being adventurous and trying different foods from different countries and they have a whole series around that but then they also have this really interesting series where they have children sit down with somebody0:21:03–0:21:12
who has like a something very specific kind of reminds me of like a Reddit AMA where like they'll sit down with a refugee or0:21:12–0:21:16
a bodybuilder or someone who is transgender and,0:21:16–0:21:28
children just ask questions and it this series specifically I really like because unless she comes across these things in her real life and that would then be the opportunity to talk about these things she's being exposed0:21:28–0:21:34
through her media. So I thought that was really interest interesting part of HiHo on top of just kind of the fun you know.0:21:35–0:21:38
Kids doing science experiments in and eating weird stuff.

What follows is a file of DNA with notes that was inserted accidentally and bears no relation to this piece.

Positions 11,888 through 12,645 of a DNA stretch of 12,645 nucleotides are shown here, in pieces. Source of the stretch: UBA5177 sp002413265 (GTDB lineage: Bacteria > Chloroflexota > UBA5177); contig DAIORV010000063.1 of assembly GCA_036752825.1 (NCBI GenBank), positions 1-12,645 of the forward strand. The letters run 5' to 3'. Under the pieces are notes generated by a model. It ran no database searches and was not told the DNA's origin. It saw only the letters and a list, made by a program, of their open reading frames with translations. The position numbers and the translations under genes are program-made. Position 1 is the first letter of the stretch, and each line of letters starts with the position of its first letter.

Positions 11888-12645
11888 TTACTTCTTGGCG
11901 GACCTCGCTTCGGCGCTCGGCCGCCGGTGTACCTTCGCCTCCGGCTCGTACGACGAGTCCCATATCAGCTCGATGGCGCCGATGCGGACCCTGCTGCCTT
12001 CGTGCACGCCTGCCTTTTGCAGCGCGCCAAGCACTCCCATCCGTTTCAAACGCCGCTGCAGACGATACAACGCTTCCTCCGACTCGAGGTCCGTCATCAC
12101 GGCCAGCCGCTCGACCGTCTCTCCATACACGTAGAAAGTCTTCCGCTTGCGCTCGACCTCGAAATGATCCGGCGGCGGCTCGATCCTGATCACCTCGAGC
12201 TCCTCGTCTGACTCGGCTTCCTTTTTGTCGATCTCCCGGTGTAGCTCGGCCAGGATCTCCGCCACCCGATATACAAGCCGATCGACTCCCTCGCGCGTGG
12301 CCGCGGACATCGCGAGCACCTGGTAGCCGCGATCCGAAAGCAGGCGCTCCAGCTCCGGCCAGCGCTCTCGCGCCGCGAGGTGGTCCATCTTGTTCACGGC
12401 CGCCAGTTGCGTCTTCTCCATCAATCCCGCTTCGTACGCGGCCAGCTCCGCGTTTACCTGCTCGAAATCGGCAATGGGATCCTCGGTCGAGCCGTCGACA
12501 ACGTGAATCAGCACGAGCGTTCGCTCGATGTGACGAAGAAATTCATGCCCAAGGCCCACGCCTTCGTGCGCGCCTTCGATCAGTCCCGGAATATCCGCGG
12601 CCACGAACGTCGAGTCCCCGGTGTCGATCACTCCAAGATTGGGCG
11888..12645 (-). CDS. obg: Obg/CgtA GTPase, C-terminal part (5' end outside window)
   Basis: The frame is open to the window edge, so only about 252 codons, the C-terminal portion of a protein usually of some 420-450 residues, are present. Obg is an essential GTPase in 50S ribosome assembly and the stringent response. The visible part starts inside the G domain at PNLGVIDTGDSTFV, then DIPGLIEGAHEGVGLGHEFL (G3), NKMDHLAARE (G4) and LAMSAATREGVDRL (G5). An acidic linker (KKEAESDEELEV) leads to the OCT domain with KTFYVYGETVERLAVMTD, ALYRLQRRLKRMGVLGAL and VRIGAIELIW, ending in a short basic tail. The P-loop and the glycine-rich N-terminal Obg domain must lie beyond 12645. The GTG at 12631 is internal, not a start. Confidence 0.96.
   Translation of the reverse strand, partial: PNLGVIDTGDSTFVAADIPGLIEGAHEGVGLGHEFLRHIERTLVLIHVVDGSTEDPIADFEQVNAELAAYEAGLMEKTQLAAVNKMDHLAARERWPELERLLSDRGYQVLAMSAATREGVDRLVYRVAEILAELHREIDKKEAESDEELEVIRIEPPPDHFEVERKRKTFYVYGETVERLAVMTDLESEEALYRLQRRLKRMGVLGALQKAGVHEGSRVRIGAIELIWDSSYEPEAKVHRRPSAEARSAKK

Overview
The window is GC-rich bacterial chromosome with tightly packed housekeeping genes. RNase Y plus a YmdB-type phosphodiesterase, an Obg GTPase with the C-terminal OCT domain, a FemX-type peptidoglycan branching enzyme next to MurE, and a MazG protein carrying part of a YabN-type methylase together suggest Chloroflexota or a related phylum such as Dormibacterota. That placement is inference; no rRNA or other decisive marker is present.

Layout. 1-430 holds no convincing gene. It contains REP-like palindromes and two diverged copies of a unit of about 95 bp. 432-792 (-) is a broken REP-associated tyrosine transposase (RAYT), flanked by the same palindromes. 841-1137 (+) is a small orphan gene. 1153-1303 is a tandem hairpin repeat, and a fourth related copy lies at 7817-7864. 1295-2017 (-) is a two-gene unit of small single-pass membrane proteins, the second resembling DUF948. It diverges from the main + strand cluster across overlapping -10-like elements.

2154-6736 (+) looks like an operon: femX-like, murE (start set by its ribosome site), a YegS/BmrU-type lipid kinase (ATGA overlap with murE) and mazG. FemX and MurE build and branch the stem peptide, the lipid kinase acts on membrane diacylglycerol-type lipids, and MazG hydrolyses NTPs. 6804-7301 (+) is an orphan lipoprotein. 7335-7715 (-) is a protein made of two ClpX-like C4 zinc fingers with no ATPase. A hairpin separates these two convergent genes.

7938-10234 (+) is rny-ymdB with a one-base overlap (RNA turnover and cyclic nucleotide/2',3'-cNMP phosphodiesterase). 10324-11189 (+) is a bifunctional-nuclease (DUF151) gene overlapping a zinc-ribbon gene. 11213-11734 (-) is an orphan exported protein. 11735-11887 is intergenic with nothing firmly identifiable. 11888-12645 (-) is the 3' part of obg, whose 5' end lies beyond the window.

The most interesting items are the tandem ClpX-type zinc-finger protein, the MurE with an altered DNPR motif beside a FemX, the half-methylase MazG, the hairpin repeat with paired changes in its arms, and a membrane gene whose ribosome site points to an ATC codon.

Yeah I know what channel is great I think is Scishow Kids. So I love to watch the grown-up versions of that but they have a channel specifically tailored towards kids. Kid-friendly content put together in a way that is easily understandable for kids. They address,0:21:53–0:21:58
I would say classic science topics to a degree but in a way that children can understand them.
And find interesting. Another set of channels that we,0:22:04–0:22:14
you know allow her to have access to on YouTube and I think this kind of addresses one of the concerns of children having too much screen time it's that kind of,0:22:14–0:22:15
just sitting around not doing anything so one of the first way she interacted with YouTube was via yoga for kids. So specifically there's a channel called Cosmic Kids Yoga0:22:26–0:22:39
and it started when I brought her to a yoga class with me randomly once and she really enjoyed it and she wanted to continue doing it and I came across this channel that is yoga geared at children0:22:39–0:22:45
and she loved it and so you know she randomly decides that she wants to do yoga and she'll get out her mat0:22:44–0:22:58
and sit in front of the the show, and cast you know to the TV and she'll do yoga. And she also really likes to dance, she loves to dance. So we'll get her give her access to the Just Dance videos where she's0:22:58–0:23:07